Medical Journal: 8/5/18


As some of you already know, I’ve been having some health issues, and they’re getting more rather than less complicated.

Last time I was sick, Gary Emmett suggested that I set up a listserv, which allowed me to keep friends up to date without explaining the same set of symptoms over and over, and also turned out to be a very useful journalling exercise. But I got the sense that some recipients found the barrage of clinical detail oppressive.

So this time I’m going to use a “pull” approach rather than a “push” approach.

I’ve put a Word file on a system called BOX.

I’ll update the file when there’s news, and you can check in as often as you’re curious. (If you prefer to be alerted every time there’s an update, let me know.)

I don’t want to make this public, but I’m not keeping it a secret either; if you know someone you think would like to be kept up to date, feel free to share the link.

In the meantime, I’m feeling perfectly well, productive at work, and well taken care of.  Happy to talk if you’re in the mood to talk; right now I don’t need anything I don’t have.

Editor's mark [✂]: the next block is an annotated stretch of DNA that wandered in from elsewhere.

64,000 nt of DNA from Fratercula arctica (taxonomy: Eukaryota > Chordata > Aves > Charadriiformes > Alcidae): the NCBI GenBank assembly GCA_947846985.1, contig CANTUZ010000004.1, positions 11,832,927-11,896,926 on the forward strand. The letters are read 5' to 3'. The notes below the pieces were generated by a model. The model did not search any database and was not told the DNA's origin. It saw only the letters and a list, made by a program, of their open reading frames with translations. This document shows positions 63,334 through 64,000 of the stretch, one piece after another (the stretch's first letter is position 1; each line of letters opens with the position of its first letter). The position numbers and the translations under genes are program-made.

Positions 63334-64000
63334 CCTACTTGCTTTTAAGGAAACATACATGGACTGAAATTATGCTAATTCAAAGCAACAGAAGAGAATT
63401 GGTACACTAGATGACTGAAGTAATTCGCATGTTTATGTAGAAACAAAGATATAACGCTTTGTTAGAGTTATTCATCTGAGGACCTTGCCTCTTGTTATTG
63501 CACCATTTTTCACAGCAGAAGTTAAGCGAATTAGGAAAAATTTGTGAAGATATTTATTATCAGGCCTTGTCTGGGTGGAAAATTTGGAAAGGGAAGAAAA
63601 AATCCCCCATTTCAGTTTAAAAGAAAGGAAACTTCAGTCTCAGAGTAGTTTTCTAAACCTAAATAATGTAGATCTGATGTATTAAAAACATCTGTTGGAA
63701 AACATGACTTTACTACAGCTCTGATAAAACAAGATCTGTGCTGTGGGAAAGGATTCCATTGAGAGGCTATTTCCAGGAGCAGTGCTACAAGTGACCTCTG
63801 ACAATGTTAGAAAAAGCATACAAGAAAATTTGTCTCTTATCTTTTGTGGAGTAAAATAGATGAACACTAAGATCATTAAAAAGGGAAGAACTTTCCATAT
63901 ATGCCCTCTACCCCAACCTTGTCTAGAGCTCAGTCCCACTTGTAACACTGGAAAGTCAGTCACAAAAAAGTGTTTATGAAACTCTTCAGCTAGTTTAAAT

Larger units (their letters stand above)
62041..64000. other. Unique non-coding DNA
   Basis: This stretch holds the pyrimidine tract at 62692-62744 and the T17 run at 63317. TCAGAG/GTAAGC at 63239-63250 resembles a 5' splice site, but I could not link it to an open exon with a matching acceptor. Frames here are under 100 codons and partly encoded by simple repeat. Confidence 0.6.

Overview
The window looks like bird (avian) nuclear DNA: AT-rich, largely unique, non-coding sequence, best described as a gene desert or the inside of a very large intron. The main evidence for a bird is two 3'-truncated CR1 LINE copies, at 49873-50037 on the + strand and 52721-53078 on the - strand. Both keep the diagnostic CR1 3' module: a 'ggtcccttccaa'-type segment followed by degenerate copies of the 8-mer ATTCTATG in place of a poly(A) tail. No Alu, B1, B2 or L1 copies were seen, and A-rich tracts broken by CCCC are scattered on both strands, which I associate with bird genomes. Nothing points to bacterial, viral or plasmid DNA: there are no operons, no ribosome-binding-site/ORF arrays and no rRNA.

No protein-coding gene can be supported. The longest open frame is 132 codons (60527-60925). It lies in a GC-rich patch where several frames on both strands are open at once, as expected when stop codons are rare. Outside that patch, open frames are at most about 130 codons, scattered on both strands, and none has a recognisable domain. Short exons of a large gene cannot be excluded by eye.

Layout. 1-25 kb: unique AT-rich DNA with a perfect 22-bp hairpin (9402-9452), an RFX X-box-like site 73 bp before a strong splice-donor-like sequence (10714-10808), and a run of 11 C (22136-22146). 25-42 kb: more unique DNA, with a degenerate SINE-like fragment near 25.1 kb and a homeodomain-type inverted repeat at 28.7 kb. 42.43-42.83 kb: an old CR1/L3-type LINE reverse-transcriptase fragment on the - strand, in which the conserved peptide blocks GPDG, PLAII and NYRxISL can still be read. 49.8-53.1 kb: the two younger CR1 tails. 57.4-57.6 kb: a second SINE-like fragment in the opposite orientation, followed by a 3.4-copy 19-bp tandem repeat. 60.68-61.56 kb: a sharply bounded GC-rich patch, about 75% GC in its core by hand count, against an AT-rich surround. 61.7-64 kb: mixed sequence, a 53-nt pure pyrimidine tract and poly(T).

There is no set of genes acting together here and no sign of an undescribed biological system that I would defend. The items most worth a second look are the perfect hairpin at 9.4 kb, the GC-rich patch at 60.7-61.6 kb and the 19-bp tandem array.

Author: Mark Kleiman

Professor of Public Policy at the NYU Marron Institute for Urban Management and editor of the Journal of Drug Policy Analysis. Teaches about the methods of policy analysis about drug abuse control and crime control policy, working out the implications of two principles: that swift and certain sanctions don't have to be severe to be effective, and that well-designed threats usually don't have to be carried out. Books: Drugs and Drug Policy: What Everyone Needs to Know (with Jonathan Caulkins and Angela Hawken) When Brute Force Fails: How to Have Less Crime and Less Punishment (Princeton, 2009; named one of the "books of the year" by The Economist Against Excess: Drug Policy for Results (Basic, 1993) Marijuana: Costs of Abuse, Costs of Control (Greenwood, 1989) UCLA Homepage Curriculum Vitae Contact:

One thought on “Medical Journal: 8/5/18”

  1. Bookmarked in a folder called “Family”.
    Brave stuff. The record is held by Rilke, who refused morphine for his cancer so he could experience it fully and of course write about it. The result is here. Don’t try to match!

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